A hereditary form of hypothyroidism (dwarfism) has been reported in related Abyssinian cats, but may not be breed specific. Homozygous cats had reduced growth rate, shorter stature, kitten-like features, constipation and goiter. Hypothyroidism can also occur iatrogenically as a result of treatment of hyperthyroidism.
In hypothyroidism, impaired production and secretion of the thyroid hormones result in a decreased metabolic rate.
In cats, iatrogenic hypothyroidism is the most common form caused by aggressive treatment of hyperthyroidism, although concurrent illness can cause laboratory values for T4 to mimic hypothyroidism. Hypothyroidism develops in these cats after treatment for hyperthyroidism with radioiodine, surgical thyroidectomy, or use of an antithyroid drug.
Although naturally occurring hypothyroidism is an extremely rare disorder in adult cats, congenital or juvenile-onset hypothyroidism does also occur. Recognized causes of congenital hypothyroidism in the cat include intrathyroidal defects in thyroid hormone biosynthesis (dyshormonogenesis), an inability of the thyroid gland to respond to TSH, and thyroid dysgenesis. All reported cats with hypothyroidism have had the primary (thyroidal) disorder. Secondary (pituitary) or tertiary (hypothalamic) hypothyroidism have not been described in either the juvenile or adult cat.
Obesity may develop, especially in cats with iatrogenic hypothyroidism, but it is not a consistent sign. Bilaterally symmetric alopecia, with the exception of pinnal involvement, does not appear to develop, but focal areas of alopecia over the craniolateral carpi, caudal hocks, and dorsal and lateral tail base have occasionally been observed.
In young cats with congenital or juvenile-onset hypothyroidism, the clinical signs include disproportionate dwarfism, severe lethargy, mental dullness, constipation, and bradycardia.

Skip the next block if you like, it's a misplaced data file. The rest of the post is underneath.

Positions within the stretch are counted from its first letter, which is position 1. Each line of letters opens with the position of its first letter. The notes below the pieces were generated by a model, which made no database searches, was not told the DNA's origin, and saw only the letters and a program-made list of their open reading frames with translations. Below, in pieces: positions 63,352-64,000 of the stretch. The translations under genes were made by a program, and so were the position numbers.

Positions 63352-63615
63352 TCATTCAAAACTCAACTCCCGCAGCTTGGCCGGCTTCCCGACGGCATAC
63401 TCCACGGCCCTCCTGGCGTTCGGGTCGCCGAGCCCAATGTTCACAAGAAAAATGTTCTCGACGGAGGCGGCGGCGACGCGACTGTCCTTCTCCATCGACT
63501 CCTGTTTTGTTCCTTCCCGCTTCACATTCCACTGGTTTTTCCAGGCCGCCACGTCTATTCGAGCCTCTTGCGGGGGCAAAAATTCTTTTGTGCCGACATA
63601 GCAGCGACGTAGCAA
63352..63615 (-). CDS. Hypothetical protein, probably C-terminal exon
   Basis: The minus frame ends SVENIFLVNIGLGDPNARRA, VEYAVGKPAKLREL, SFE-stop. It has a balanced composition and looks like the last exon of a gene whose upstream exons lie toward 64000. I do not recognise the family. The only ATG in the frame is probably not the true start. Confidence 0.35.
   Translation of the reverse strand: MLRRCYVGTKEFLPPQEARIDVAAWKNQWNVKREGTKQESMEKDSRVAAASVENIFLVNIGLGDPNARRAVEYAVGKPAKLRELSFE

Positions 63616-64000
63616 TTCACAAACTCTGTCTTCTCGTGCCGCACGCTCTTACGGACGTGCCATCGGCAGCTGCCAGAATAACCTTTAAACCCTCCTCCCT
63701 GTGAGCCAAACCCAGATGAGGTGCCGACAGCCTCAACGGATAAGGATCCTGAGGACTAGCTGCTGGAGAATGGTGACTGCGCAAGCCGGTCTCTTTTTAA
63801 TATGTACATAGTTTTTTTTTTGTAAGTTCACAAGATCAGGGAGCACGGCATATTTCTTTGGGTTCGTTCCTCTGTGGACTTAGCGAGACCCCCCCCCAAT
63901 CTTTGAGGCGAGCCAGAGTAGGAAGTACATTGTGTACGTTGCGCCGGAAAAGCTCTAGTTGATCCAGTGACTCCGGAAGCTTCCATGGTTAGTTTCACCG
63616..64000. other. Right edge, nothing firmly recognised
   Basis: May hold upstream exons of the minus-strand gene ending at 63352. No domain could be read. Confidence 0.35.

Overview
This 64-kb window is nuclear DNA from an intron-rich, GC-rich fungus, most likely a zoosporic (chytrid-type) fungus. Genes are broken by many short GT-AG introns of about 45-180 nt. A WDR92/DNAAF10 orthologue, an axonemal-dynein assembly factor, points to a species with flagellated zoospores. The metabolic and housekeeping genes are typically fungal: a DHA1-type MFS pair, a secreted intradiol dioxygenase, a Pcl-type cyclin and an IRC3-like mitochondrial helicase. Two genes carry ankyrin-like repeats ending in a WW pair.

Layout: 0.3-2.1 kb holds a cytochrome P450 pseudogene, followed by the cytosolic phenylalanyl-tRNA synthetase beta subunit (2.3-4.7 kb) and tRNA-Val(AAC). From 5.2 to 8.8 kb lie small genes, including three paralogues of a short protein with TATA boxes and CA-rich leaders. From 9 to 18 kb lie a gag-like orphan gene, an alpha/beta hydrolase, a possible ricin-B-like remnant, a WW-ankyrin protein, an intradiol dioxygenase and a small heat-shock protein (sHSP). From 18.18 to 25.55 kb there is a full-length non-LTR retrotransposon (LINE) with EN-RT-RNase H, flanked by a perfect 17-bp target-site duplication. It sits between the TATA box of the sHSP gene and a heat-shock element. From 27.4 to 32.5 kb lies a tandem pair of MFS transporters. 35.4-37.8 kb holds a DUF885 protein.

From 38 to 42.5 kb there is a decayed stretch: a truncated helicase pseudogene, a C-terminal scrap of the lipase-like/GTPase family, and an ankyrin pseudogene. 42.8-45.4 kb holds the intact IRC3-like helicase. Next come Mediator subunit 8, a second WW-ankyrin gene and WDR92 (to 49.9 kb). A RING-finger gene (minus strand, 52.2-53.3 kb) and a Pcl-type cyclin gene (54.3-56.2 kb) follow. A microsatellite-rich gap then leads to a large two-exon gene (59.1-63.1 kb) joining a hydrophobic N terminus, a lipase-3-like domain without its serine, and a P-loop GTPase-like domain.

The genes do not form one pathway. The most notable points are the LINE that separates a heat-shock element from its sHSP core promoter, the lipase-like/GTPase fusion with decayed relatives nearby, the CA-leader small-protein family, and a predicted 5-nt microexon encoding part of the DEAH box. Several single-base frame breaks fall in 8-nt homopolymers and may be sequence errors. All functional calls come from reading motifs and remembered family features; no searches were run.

Diagnosis is usually confirmed by assessment of blood T4 levels.
The determination of basal serum total T4 concentration by radioimmunoassay techniques may provide important information to rule out a diagnosis of hypothyroidism. Because T4 is produced only by the thyroid gland, hypothyroid animals can, in most cases, be distinguished based on a low resting serum total T4 concentration. However, many nonthyroidal illnesses and administration of various drugs including glucocorticoids, sulfonamides, anticonvulsants (eg, phenobarbital), NSAID, and radiocontrast agents may “falsely” lower serum T4 concentrations. Even when historical and physical findings do not suggest other factors that would lower serum T4, the diagnosis of hypothyroidism is best confirmed by measuring free T4 concentration (by dialysis), which is affected to a much lesser degree by nonthyroidal illness or drug therapy than is the total T4 concentration.
Thyroxine (T4) is the thyroid hormone replacement compound of choice. With few exceptions, replacement therapy is necessary for the remainder of the amimal’s life; careful initial diagnosis and tailoring of treatment is essential. The reported replacement dosages for Levothyroxine (SyntheticT4) in cats is 20-60 μg/kg daily.
The most important indicator of the success of therapy is clinical improvement.
- Blois SL et al (2010) Use of thyroid scintigraphy and pituitary immunohistochemistry in the diagnosis of spontaneous hypothyroidism in a mature cat. J Feline Med Surg 12(2):156-160
- van Hoek IM et al (2010) Thyroid stimulation with recombinant human thyrotropin in healthy cats, cats with non-thyroidal illness and in cats with low serum thyroxin and azotaemia after treatment of hyperthyroidism. J Feline Med Surg 12(2):117-121
- Williams TL et al (2010) Association of iatrogenic hypothyroidism with azotemia and reduced survival time in cats treated for hyperthyroidism. J Vet Intern Med 24(5):1086-1092
- Blois, SL et al (2010) Use of thyroid scintigraphy and pituitary immunohistochemistry in the diagnosis of spontaneous hypothyroidism in a mature cat. JFMS 12:156-160